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National Audit Office report: Planning for homes: Speeding up planning applications for major housing developments in England

Planning for homes: Speeding up planning applications for major housing developments in England

“The Department has given local authorities a greater financial incentive to reach quicker decisions on planning applications, with more decisions on major housing schemes now being taken within 13 weeks than five years ago. Whether the speed of development has increased is less clear. The Department should use the data collected by the National Audit Office as a benchmark for assessing its future effectiveness in improving the planning process.” Notes for Editors 1. As part of the NAO’s examination, it reviewed the case history of 100 major residential applications (i.e. developments of 10 or more homes) approved in 2006-07 by 11 Authorities, providing for the first time reliable data on how long the whole process takes.

“The Department has given local authorities a greater financial incentive to reach quicker decisions on planning applications, with more decisions on major housing schemes now being taken within 13 weeks than five years ago. Whether the speed of development has increased is less clear. The Department should use the data collected by the National Audit Office as a benchmark for assessing its future effectiveness in improving the planning process.” Notes for Editors 1. As part of the NAO’s examination, it reviewed the case history of 100 major residential applications (i.e. developments of 10 or more homes) approved in 2006-07 by 11 Authorities, providing for the first time reliable data on how long the whole process takes.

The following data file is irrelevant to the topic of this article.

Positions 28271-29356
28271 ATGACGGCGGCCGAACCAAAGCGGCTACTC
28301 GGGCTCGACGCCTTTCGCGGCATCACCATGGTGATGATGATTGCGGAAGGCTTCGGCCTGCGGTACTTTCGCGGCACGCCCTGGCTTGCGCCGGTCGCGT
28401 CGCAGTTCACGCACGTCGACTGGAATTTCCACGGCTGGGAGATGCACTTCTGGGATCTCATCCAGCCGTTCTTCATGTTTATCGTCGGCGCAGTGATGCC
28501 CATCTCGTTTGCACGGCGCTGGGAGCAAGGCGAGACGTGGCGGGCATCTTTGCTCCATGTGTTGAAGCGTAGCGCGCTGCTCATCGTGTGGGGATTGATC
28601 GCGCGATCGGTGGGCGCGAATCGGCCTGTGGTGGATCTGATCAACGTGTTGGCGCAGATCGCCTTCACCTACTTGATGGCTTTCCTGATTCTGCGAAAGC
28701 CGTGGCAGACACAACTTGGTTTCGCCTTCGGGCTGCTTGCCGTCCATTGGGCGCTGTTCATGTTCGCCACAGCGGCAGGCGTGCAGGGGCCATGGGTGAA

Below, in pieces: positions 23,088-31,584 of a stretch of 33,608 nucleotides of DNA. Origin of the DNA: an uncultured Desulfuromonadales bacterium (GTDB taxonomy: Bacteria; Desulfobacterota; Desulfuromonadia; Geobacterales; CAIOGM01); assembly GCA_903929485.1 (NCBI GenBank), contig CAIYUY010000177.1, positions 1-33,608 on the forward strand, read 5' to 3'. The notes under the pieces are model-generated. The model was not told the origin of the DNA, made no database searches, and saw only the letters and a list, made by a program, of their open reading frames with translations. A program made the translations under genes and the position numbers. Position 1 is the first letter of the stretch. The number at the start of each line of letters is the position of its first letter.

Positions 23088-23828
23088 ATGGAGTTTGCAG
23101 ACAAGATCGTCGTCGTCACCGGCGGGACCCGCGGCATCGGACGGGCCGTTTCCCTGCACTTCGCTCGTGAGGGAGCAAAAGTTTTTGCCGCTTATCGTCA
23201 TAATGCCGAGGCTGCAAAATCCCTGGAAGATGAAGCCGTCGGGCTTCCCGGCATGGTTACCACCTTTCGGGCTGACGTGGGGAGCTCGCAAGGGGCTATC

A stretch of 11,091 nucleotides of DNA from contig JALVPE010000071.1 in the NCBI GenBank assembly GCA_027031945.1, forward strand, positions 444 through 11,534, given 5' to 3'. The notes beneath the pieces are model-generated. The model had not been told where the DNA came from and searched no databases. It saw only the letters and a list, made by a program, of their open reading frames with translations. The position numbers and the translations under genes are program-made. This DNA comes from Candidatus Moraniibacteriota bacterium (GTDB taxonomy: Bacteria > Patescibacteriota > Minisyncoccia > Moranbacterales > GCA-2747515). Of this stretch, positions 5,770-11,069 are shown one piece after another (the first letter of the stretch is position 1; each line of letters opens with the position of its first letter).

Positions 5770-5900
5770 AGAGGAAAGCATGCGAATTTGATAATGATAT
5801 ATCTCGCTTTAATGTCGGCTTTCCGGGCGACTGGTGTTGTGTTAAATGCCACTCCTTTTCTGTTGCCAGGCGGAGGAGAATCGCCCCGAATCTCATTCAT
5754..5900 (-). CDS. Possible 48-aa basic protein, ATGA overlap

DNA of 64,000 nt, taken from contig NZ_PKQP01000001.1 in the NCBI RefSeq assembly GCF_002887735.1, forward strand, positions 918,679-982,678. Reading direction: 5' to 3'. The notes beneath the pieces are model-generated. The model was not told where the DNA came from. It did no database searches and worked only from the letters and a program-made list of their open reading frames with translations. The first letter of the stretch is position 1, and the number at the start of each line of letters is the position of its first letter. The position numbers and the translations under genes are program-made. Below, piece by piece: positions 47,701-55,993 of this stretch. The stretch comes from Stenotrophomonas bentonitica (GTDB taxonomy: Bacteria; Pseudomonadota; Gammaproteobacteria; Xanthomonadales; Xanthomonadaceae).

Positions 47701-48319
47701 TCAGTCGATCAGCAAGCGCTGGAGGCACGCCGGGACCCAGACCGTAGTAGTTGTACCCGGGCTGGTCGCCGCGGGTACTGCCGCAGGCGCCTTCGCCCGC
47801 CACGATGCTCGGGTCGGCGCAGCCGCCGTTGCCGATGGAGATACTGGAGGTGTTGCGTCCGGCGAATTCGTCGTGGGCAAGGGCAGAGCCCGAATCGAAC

Tim Burr, head of the National Audit Office

 

The Department for Communities and Local Government has given local authorities approximately £68 million a year to improve the handling of planning applications and in particular to speed them up. While authorities are taking more decisions on major housing schemes within 13 weeks, the true extent of the improvement across the development process is not as clear as it could be.

The combination of the extra grant and the setting by the Department of targets has encouraged local authorities to give a higher priority to taking speedier decisions. The Department’s figures on processing planning applications for large housing developments show a significant improvement, with 67 per cent of decisions being reached in 13 weeks in 2007-08, up from 37 per cent in 2002-03. But the extent of improvement across the development process is less clear because the Department’s performance measure excludes the time spent before an application’s submission and after its subsequent approval, both of which can be substantial.

The Department does not collect data on how long it took to reach these decisions. The National Audit Office found that, for the 11 authorities we visited, decisions to reject were taken more quickly than those to approve, with approval taking on average 25 weeks for 100 cases which we examined from 2006-07.

To try to help speed up and improve the process, the Department has successfully encouraged planning authorities to hold pre-application discussions with developers. There can, however, be a lack of clarity over the purpose of these discussions and, as a result, authorities take an inconsistent approach in handling these meetings, reducing their effectiveness. For example, Authority staff may lack the experience or seniority required, and there can be a lack of continuity of staffing between these discussions and the application itself.

 

Publication details:

ISBN: 9780102954470 [Buy from TSO]

HC: 15 2008-2009

Published date: December 17, 2008